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'Destiny 2' Does What 'Destiny' Never Managed to Do: Set the Player Free

Rolling Stone logo Rolling Stone 9/5/2017 Alex Kane
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Destiny 2 is upon us. Three years have come and gone seemingly at warp speed, and a new era for Bungie's shared-world shooter is about to begin. Looking back on the absurd number of hours I've spent with Destiny, I'm reminded of the thrill I felt when first embarking on that interplanetary journey – and the bitter disappointment of The Dark Below.

As it turned out, the original Destiny was to be a learning experience for the studio that had launched the explosively popular Halo series more than a decade prior. Talk about a tall order: How do you build one of the biggest franchises in gaming history, a second time, in both the same aesthetic tradition (space opera) and video-game genre (first-person shooter) as its predecessor? I used to joke among friends that Destiny's greatest strength was that it wasn't Halo. Its biggest flaw? It would never be Halo.

It wasn't until the massive Destiny 2.0 update, on the eve of The Taken King – the best and largest of the game's four major expansions – that Bungie seemed to hit their stride. Critical reception for the base game had been lukewarm upon its September 2014 release. Yet the promise of things to come kept players returning in search of the brilliance they'd glimpsed in the Vault of Glass, the high-level raid that had taken them deep into the crust of Venus – and to the darkest corners of spacetime. Would Destiny ever give them that kind of mind-bending, team-focused experience again? Would it ever tell the sort of mythic, large-scale story that had made the Halo trilogy so memorable?

The Taken King became Bungie's redemption. Suddenly, you could choose which armor set you wanted to wear without compromising your Light level; you could wield the weapons that you liked using, rather than the ones you felt you had to use; you no longer had to obtain the raid gear to feel competitive in the Crucible, Destiny's player-versus-player arena. And it had a fun, lighthearted narrative – something the game sorely lacked in its first year.

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"We had some pretty broad concepts to introduce the player to when we launched Destiny," says David "DeeJ" Dague, the developer's community manager. "To introduce them to the Guardians, and to socialize them with the three different disciplines that bring the Guardians together. You know, 'Are you a Hunter or a Titan or a Warlock?' And to understand the role that the Guardian plays in defending the City. With that baseline of understanding created, it frees us up to really tell stories in that world."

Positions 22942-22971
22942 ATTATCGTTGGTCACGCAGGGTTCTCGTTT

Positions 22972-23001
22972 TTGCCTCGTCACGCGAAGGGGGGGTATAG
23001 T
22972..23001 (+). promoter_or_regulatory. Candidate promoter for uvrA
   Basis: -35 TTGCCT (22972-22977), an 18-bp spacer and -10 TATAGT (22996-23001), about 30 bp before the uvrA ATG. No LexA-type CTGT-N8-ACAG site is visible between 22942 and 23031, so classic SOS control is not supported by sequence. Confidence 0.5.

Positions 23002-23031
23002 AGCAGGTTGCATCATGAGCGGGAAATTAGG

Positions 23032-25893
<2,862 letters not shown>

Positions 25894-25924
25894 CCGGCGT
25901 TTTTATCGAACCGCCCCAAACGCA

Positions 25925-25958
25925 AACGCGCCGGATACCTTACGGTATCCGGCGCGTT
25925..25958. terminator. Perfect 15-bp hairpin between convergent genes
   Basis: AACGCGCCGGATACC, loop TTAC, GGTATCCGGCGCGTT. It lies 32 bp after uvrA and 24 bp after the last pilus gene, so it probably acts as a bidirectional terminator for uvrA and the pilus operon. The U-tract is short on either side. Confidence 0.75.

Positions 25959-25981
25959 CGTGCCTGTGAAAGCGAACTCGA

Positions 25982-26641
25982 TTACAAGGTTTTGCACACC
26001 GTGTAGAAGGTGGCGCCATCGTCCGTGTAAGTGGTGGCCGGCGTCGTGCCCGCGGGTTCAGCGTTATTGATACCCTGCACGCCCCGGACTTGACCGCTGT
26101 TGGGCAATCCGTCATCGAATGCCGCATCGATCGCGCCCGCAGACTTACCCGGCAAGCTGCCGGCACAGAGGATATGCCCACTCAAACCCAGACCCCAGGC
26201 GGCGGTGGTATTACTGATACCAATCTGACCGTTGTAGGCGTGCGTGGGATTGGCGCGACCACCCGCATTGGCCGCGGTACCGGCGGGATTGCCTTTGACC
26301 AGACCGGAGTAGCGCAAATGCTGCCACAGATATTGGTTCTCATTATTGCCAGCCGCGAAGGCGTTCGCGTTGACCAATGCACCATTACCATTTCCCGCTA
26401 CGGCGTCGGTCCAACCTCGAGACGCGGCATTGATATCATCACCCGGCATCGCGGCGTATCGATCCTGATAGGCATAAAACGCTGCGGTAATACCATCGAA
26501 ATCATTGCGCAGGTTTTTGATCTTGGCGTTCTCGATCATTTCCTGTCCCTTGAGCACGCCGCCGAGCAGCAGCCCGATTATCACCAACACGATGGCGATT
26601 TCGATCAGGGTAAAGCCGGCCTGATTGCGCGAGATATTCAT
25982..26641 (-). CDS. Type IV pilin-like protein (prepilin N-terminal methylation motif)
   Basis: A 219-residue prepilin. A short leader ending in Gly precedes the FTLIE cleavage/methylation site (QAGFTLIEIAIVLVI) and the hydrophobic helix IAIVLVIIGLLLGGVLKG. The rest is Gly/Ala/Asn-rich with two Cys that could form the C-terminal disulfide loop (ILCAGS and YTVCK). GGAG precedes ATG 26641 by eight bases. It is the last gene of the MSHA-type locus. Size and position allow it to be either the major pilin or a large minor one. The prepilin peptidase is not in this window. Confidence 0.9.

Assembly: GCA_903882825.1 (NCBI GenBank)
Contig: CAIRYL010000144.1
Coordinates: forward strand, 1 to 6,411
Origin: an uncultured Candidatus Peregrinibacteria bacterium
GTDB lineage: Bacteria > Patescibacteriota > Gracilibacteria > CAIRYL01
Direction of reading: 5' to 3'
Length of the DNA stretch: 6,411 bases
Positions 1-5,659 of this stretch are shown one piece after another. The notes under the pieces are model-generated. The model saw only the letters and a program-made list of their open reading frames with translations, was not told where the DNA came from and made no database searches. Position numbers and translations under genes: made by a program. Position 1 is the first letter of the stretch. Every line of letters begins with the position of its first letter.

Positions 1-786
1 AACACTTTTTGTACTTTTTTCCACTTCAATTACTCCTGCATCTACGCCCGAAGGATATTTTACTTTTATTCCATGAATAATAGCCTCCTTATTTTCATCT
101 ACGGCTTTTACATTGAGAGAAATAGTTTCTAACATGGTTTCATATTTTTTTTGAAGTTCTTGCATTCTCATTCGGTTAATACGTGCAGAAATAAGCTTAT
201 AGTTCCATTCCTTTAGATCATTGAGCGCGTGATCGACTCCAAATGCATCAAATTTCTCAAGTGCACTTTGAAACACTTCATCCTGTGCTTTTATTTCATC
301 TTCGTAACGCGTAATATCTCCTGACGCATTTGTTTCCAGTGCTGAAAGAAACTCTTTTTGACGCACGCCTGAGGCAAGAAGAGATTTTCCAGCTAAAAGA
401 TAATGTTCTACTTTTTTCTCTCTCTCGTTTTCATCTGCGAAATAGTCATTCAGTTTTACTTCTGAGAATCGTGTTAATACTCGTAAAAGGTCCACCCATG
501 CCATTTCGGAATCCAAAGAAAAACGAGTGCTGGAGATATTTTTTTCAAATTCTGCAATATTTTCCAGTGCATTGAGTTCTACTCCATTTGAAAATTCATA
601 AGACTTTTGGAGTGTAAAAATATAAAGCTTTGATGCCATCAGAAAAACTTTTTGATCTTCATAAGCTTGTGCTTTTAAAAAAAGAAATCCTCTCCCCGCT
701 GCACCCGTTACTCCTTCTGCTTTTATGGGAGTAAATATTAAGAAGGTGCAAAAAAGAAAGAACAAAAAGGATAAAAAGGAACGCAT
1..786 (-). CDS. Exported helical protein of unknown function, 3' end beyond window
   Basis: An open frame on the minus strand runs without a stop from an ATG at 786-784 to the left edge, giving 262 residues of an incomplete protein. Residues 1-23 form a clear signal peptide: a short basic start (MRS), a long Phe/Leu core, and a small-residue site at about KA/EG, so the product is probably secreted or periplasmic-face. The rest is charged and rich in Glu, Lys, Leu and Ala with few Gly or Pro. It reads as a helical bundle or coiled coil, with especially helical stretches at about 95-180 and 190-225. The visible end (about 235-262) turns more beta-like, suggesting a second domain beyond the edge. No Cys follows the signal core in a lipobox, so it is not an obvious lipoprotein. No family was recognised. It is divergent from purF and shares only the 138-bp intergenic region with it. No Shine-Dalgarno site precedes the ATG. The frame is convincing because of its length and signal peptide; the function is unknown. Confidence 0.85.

The story Bungie's chosen to tell in Destiny 2 is an effective one. Dominus Ghaul, leader of the Red Legion, arrives at the proverbial doorstep of the Last City on Earth with the intention of seizing the Traveler, the mysterious source of players' power in the Destiny universe, all for himself. Ghaul's war machines swiftly envelop the massive spherical Traveler in an energy field, stripping you of your "space magic" as well as your invaluable robot companion, the Ghost.

Then, like King Leonidas in 300, he kicks you off the edge of the Tower – your home in the game world since day one, now reduced to flaming rubble – and watches as you fall hundreds of feet to your apparent death while the screen fades to black.

A mysterious stranger in the original Destiny once said, "All ends are beginnings." Consciously or not, Bungie seems to have taken that idea and put it to good use in crafting Destiny 2's first act. You soon awaken in the rain-soaked ruins of the Last City, wounded from the fall that should have killed you, your screen dimming and pulsing red. Limping and cowering in the shadows as enemy dropships comb the rubble for survivors, you slowly make your escape; the City is no longer your home. The soundtrack's melancholy strings underscore the total sense of loss – so much for everything you worked toward in the last Destiny. The alien warlords known as the Cabal have stolen it from you. Game over.

"We literally, in the opening act of the game, take everything that you have known and loved and have been sworn to protect, and we light it on fire," Dague says.

You don't go without your powers for long, of course, because then it almost certainly wouldn't feel like a Destiny campaign. But the story missions where your Ghost is broken, and the Traveler's Light is no longer a part of you, are sufficient to make the game's point: you and your Vanguard leaders aren't invincible. Ghaul will do anything to prove himself worthy in the eyes of the Traveler, to gain what you've lost, if briefly, and that means the fate of the entire solar system is at stake.